New England history matters: Personal stories reveal times of change

War photographers, New Guinea: (Back left) Damien Parer, Frank Hurley, (front left) Maslyn Williams and George Silk.
War photographers, New Guinea: (Back left) Damien Parer, Frank Hurley, (front left) Maslyn Williams and George Silk.

My writing on domestic life and childhood has taken me deep into nostalgia territory, as it has for some of my readers.

This has not been helped by the Armidale Families Past and Present Facebook site!

Founded and moderated by Elizabeth Pollard, the membership has exploded to almost 2200.

The majority of members no longer live in Armidale, but are enjoying exchanging reminiscences and sharing photos. It is, all agree, quite addictive.

From my viewpoint as an historian, the site and others like it add to the already great depth of historical material on the broader New England.

We need many more historians if we are to capture and present the story of our past over the last 30,000 years to the level that it deserves.

They are stories of personal and family change set against a backdrop of major change at local, regional and national level.

That requires broader action. For the moment and to continue the childhood and nostalgia theme, I thought that I would share with you over coming columns five stories about growing up or coming of age on the Tablelands during the 20th century.

Four of the five are based on autobiographical pieces. The writer’s age varies, although all were born before World War II. Maslyn Williams was born in 1911, Judith Wright in 1915, Binks Turnbull Dowling in 1923, and Judith Wallace in 1932.

To their stories I have added a fifth, that of Peter Woolnough, better known by his stage name Peter Allen. Born on February 10, 1944. Peter carries our coverage into the 1950s.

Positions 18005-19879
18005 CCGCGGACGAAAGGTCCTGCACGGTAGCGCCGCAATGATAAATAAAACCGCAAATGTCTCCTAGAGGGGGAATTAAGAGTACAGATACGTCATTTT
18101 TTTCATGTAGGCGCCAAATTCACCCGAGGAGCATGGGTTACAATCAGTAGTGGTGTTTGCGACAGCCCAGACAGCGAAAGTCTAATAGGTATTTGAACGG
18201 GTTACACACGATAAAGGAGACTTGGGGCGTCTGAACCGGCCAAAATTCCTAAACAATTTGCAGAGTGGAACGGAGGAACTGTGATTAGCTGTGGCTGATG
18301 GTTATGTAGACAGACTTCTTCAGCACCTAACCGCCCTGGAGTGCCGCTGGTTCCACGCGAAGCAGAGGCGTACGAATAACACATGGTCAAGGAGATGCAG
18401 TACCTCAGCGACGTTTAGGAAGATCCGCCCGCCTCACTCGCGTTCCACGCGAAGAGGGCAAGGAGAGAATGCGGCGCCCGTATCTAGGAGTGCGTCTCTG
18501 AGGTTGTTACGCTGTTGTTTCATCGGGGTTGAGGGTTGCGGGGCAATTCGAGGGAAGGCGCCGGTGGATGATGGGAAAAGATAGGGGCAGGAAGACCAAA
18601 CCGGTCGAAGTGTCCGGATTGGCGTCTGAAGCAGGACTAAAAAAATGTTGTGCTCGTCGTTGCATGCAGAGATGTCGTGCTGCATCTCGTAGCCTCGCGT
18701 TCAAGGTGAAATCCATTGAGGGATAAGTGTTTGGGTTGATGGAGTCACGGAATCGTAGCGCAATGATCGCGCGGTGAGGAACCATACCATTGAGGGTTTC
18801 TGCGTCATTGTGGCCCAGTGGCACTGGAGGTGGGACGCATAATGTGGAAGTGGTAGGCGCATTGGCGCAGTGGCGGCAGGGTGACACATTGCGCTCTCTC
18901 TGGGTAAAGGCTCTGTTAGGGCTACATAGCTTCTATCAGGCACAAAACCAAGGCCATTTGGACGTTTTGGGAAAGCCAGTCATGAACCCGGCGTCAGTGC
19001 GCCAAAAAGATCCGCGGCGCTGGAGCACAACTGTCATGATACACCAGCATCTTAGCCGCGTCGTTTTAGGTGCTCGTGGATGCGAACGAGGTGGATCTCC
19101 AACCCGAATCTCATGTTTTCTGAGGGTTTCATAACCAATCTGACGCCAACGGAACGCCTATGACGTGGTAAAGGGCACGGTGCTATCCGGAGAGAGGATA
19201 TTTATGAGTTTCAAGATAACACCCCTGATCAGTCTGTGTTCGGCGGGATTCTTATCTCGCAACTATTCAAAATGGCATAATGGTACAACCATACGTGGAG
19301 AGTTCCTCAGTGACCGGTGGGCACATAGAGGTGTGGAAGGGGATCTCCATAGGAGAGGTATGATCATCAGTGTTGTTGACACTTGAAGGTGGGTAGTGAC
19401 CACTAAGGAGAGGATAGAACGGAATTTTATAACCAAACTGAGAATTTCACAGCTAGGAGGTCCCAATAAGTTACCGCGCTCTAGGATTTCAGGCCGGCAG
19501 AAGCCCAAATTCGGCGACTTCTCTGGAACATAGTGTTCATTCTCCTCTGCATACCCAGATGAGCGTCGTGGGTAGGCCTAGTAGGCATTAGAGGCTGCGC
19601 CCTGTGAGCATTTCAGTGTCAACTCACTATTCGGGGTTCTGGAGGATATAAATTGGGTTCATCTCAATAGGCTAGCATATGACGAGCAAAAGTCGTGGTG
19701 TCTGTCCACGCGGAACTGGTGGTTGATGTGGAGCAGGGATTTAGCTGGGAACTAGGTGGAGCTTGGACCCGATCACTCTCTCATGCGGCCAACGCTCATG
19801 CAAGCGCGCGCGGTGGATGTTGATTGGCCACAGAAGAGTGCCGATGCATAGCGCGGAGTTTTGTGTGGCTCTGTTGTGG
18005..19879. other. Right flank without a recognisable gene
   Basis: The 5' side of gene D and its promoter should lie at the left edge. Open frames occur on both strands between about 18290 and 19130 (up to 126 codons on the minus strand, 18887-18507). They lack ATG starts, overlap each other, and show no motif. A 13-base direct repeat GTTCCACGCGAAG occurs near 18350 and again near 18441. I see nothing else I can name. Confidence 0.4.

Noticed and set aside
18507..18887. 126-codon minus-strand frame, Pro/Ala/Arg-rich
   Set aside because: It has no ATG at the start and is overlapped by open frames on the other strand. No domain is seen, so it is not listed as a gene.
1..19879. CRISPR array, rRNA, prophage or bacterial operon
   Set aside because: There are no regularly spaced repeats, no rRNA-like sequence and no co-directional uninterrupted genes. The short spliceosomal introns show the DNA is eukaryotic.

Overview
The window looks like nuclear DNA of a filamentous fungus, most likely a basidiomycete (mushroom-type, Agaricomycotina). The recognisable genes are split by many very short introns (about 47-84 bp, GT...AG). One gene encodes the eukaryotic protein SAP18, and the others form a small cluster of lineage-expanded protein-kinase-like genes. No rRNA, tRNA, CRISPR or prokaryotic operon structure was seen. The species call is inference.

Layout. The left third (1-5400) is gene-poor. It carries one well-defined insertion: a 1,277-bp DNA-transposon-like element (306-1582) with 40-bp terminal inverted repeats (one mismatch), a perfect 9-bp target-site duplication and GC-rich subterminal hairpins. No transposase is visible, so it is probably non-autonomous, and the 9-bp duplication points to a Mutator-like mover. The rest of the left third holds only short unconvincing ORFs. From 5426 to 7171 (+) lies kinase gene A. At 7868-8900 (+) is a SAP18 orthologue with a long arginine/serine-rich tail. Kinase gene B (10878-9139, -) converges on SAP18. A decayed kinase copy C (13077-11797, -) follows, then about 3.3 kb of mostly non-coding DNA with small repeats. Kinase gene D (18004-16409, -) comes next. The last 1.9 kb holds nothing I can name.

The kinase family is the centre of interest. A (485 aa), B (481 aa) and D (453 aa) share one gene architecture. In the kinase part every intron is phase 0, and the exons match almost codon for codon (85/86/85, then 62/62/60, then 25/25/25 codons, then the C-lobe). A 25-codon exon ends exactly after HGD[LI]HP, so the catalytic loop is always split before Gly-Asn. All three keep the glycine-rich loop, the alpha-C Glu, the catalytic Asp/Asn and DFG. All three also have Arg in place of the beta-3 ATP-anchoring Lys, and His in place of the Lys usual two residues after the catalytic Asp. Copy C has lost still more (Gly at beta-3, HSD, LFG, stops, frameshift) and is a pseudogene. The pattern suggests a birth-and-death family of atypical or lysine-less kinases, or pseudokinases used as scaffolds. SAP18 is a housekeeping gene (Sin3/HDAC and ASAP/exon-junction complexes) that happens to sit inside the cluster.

Four of the five were born in New England, the fourth (Maslyn Williams) was born in the United Kingdom.

Three of the five became writers, the fourth a songwriter, singer and cabaret star. The fifth (Binks Dowling) was the daughter of a writer.

Of the five, only Binks Dowling remained in New England.

Each story is different, describing different aspects of life during formative periods in the subject’s life. They are stories of personal and family change set against a backdrop of major change at local, regional and national level.

Yet there are similarities between them.

All four have an element of nostalgia, a feeling of looking back. Four of the five have an element of loss.

Only one, that of Maslyn Williams, is totally sunny. Only one, Judith Wright, involves an explicit and sometimes acerbic rejection of a past that yet retains its hold over her.

In the short compass of these columns with my 500 word limit I can do no more than sketch a few key elements in each story. Still, I hope that they will be of interest and encourage you to read further into the fascinating story that is New England’s past.

Jim Belshaw’s email is ndarala@optusnet.com.au. He blogs at http://newenglandaustralia.blogspot.com.au/ (New England life) and http://newenglandhistory.blogspot.com.au/ (New England history)

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